Happy Teflon Day! Stick around and find out if it is safe

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Promo image Look at all that Teflon!

Like so many discoveries, Teflon was the result of a mistake. On April 6, 1938 a Dupont scientist, Roy Plunkett, was doing experiments with tetrafluoroethylene gas when he discovered that some had polymerized. The stuff was solid and slippery, and polytetrafluoroethylene (PTFE) was patented by Dupont in 1941 In the sixties Dupont started selling it under the trade name Teflon for cookware.

A few years back there was serious concern about the possible off-gassing of perfluorooctanoic acid (PFOA) during the use of non-stick pans. It is a possible carcinogen; According to the American Cancer Society, "Studies in lab animals have found exposure to PFOA increases the risk of certain tumors of the liver, testicles, mammary glands, and pancreas in these animals."

However pans were never a major source of it, most being burned off during manufacture. Poor TreeHugger Emeritus John Laumer took a huge amount of abuse for trying to take a dispassionate look at the subject and lost us a pile of readers ("This article convinces that you are industry shills" and "This post makes me want to stop reading treehugger.com forever"), and in fact according to Dupont, they haven't used PFOA since 2012.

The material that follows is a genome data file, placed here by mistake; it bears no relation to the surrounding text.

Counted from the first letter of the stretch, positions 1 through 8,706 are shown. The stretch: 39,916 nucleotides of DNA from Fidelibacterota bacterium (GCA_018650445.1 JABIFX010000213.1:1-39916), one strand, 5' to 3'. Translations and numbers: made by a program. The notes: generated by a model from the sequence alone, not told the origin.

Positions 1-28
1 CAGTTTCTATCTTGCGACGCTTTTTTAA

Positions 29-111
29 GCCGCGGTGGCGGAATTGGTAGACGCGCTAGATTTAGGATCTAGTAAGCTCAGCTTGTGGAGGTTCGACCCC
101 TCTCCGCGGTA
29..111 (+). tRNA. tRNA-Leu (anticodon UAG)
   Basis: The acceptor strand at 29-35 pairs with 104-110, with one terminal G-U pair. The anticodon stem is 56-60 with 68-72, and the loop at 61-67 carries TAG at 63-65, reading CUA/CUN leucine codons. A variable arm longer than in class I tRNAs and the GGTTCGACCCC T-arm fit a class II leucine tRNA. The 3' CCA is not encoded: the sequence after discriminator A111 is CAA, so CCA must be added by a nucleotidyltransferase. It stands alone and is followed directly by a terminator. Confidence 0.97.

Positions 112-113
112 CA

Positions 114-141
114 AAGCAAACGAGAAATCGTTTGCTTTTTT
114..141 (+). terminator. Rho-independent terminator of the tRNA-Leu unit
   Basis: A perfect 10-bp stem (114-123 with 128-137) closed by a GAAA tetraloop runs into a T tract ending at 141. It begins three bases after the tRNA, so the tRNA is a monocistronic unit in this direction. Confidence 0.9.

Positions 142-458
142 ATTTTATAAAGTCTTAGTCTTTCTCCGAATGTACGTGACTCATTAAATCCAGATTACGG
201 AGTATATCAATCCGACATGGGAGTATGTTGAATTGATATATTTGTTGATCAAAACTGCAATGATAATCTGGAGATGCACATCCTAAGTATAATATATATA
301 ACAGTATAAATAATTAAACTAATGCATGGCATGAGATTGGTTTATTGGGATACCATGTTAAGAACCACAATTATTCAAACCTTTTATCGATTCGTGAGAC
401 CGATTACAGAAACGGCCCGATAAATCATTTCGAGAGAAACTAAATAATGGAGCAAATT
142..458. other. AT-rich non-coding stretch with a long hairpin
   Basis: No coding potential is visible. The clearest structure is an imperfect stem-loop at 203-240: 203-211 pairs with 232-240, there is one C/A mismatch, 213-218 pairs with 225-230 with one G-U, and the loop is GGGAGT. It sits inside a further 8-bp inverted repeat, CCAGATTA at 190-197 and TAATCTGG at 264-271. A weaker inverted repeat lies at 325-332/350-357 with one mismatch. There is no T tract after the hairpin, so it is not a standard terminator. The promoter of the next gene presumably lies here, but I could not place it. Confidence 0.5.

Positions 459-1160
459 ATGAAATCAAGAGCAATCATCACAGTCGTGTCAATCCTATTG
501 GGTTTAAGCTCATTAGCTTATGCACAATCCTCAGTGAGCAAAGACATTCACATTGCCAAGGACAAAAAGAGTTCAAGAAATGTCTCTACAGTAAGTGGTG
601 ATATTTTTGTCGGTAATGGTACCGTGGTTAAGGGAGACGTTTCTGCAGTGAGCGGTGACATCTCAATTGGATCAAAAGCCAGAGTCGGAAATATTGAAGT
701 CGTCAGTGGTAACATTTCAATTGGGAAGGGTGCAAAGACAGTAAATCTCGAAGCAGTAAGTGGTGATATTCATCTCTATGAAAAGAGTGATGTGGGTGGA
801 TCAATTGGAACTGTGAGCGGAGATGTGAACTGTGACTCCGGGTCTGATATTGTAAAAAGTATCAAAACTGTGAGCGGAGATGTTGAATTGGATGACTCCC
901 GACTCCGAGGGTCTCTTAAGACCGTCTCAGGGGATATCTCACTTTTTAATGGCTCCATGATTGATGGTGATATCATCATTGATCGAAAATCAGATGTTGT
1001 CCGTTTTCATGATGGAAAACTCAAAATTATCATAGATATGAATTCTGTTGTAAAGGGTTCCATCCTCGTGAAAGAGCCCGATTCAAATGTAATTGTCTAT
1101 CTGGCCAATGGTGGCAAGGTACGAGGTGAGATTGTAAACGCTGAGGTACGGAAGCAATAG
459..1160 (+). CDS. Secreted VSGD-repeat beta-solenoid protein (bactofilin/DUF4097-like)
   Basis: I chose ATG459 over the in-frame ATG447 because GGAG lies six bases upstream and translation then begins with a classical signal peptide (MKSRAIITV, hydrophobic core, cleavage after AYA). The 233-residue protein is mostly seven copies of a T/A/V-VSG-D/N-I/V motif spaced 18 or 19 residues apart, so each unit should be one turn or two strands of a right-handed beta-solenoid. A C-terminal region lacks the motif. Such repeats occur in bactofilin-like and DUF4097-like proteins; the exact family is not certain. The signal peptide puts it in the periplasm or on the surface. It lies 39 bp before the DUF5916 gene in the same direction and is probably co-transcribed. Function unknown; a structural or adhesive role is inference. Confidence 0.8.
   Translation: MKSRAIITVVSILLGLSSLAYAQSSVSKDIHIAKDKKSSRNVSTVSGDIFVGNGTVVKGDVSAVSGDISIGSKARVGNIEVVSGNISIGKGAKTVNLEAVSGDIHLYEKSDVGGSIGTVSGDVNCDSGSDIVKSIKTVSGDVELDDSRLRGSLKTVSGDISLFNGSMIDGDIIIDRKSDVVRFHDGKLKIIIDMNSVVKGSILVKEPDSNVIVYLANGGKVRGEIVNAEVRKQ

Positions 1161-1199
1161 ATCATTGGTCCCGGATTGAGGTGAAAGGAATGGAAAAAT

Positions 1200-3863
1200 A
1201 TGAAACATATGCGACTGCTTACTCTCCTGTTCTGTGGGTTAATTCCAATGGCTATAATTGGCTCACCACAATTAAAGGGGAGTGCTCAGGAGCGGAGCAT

People are still blaming Teflon pans for killing birds, but the cookware manufacturers say that it can be any kind of cooking that does it.

Cooking fumes from any type of unattended or overheated cookware, not just nonstick, can damage a bird's lungs with alarming speed. This is why bird owners should take steps to protect their pets, such as keeping their birds out of the kitchen, never leaving cookware unattended, never allowing pots and pans to overheat, and making sure that their kitchen is properly ventilated at all times.

But others claim still that "Birds are susceptible to a respiratory condition called "teflon toxicity" or "PTFE poisoning/toxicosis." And like the canary in the coal mine, I suspect that canary in the kitchen is telling us something we should pay attention to: air quality matters, whether it is teflon or any other toxicity. (That's why I am no longer a fan of gas ranges)

Besides, there are lots of good alternatives to PTFE coated cookware that don't have any kind of plastic coating. So why bother?

Tags: Chemicals | Cooking | Wayback Machine

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